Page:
Hepatitis is a global public health problem affecting millions of people every year, yet Malawi shows no sign of safeguarding its citizen from its devastating health consequences.
Viral hepatitis is a global public health problem affecting millions of people every year, causing disability and death, yet Malawi shows no sign of safeguarding its citizen to these devastating health consequences.
Sylvester Sandifolo, a hepatitis patient, is quoted in local press saying the government of Malawi’s failure to line up activities in commemoration for World Hepatitis Day this year is a clear indication of its lack of seriousness to tackle the disease.
Malawi is a signatory to the World Health Assembly resolution WHA63.18, which was adopted to call for a comprehensive approach towards the prevention and control of viral hepatitis.
Global response to hepatitis
Resolution WHA63.18 stipulates that WHO work closely with member states, including Malawi, to strengthen prevention and control programmes, diagnostic and laboratory capacity, and management of viral hepatitis in developing countries in an equitable, efficient, and suitable manner.
Currently the government is falling short of its duties and needs to do much more to develop programs to raise awareness of and help reduce this infectious disease.
The Ministry of Health spokesperson, Henry Chimbali, was asked to comment on what should be done to implement the resolution in order for Malawi to attain the goals outlined in the framework, but didn’t provide any response.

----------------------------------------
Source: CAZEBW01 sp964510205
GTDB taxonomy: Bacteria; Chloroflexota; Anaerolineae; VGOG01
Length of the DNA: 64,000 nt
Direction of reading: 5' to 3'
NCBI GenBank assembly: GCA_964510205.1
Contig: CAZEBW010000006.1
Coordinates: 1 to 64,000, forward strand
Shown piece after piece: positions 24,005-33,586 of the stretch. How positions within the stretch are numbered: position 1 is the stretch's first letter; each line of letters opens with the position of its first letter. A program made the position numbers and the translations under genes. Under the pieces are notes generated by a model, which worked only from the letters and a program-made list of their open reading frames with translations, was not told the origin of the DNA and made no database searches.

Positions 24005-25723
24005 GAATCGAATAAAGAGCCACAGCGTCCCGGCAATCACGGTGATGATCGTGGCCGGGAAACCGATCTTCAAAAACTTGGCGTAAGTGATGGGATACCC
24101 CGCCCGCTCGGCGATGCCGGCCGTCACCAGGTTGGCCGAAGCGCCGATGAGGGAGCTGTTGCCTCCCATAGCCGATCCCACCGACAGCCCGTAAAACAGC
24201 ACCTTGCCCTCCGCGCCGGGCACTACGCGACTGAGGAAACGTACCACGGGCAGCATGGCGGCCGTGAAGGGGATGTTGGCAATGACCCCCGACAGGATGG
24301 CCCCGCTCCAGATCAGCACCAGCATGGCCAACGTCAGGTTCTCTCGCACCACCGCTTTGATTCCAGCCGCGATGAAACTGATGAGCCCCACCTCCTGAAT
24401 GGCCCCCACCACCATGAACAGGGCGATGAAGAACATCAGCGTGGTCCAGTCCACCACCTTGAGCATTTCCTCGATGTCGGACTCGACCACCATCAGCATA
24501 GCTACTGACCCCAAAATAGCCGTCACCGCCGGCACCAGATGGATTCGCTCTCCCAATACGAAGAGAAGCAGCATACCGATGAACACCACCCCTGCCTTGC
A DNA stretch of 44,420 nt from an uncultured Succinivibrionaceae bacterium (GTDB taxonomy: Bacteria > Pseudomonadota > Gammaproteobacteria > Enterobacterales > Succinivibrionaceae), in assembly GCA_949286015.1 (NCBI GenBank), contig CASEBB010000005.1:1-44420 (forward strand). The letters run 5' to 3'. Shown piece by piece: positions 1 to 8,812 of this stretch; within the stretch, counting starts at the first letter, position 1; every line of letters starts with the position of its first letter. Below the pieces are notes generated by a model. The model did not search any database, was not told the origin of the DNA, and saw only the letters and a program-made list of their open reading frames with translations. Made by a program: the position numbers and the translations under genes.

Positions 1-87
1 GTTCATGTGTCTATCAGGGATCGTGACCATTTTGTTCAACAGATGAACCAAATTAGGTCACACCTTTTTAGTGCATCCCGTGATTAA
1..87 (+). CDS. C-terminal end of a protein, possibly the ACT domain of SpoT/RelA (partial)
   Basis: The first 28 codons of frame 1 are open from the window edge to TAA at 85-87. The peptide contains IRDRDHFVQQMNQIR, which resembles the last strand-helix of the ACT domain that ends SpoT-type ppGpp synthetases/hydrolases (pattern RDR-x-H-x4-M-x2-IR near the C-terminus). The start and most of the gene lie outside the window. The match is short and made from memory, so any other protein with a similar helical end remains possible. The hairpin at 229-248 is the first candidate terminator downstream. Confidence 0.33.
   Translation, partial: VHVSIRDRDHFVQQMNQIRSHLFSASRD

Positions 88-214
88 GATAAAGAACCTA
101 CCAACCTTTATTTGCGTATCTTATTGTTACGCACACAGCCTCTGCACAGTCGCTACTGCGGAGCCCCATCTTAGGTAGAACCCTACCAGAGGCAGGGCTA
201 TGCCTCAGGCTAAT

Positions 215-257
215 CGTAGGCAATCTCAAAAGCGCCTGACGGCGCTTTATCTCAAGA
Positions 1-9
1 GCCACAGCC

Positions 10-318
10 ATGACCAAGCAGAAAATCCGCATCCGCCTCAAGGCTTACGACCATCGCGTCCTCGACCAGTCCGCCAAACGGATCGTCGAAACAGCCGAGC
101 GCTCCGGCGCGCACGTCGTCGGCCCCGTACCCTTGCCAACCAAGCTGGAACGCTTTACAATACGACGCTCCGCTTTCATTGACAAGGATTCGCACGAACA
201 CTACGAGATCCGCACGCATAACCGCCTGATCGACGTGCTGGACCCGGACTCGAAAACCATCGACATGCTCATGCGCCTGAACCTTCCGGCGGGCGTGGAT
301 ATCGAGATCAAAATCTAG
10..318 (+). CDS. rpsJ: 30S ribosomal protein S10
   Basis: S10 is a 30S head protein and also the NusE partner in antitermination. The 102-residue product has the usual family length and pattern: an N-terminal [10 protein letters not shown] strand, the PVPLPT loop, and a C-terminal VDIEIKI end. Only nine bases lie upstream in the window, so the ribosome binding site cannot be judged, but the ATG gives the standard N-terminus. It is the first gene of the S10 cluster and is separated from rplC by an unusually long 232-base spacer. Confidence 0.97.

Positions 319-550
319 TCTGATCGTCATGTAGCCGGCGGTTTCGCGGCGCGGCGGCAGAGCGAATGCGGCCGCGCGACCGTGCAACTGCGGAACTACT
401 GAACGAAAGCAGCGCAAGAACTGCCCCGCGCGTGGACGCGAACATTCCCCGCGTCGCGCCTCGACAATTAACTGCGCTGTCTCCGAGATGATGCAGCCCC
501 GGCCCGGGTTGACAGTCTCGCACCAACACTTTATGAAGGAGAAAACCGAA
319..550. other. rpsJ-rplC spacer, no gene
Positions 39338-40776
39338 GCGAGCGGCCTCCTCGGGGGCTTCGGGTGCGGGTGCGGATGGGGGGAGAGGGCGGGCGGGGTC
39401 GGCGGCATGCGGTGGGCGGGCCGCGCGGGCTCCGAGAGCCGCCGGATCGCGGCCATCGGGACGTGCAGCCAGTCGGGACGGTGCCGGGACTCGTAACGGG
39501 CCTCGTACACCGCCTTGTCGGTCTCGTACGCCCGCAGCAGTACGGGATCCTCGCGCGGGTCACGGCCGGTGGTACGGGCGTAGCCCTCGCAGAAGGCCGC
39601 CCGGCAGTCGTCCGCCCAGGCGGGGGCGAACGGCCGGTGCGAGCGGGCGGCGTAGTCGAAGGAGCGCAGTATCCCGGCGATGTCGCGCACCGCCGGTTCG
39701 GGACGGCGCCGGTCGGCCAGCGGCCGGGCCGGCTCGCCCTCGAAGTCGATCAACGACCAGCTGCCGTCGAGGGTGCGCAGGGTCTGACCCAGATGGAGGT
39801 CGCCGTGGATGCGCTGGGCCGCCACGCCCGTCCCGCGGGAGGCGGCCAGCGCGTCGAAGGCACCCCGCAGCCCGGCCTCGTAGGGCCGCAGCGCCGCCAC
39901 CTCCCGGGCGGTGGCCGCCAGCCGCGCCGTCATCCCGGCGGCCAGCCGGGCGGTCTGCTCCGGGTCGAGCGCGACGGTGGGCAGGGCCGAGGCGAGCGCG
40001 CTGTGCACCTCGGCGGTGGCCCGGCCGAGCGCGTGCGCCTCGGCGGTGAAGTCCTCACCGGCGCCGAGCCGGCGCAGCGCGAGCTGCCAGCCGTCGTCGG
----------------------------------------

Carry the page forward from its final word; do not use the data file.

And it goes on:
HIV and HCV co-infection
Macmillan Lingomanje, a senior anaesthetist at Zomba General Hospital who is also living positively with HIV, said he personally believed the country should also be more concerned with HIV and viral hepatitis co-infection – as they are two interlinking epidemics.
Lingomanje – who also wears several other hats, including associate lecturer in anaesthesiology, national quality improvement assessor and trainer, antiretroviral therapy provider and mentor in care of the carers – says policies are available but not fully adhered to or complied with by the authorities, hence people need to demand their rights at all cost.
“There is nothing which is cheap and easy to handle when we talk of patient care. Policies and medical procedures need to be adhered to when we want to protect and treat people holistically regardless of one’s status,” says Lingomanje.
Hepatitis plan needed in Malawi
Both HIV and hepatitis are blood borne diseases transmitted primarily through sexual intercourse and injecting drug use. Because they share the same modes of transmission co-infection with both diseases is common.
According to a 2001 report in the European Journal of Epidemiology, in Malawi intravenous drug use is virtually unknown. However, in medical facilities needles, syringes and surgical instruments are often sterilized without adequate quality control measures and could be a possible mode of transmission of hepatitis C (HCV).
Another possible route of transmission is through blood transfusion. The blood supply in Malawi is routinely screened for HIV, syphilis and hepatitis B, but not for hepatitis C.
This is particularly alarming considering the high risk of co-infection of HIV-HCV and the fact that Malawi is a home of 50,000 new HIV infections every year in a population of around 16 million.
World Hepatitis Day provides a unique opportunity for communities around the world to join together to focus attention on the global health threat of hepatitis and promote actions to address the disease.
The World Health Organization and partners across the globe are celebrating the day under the theme; ‘Hepatitis, think again’.
Malawi should take note.
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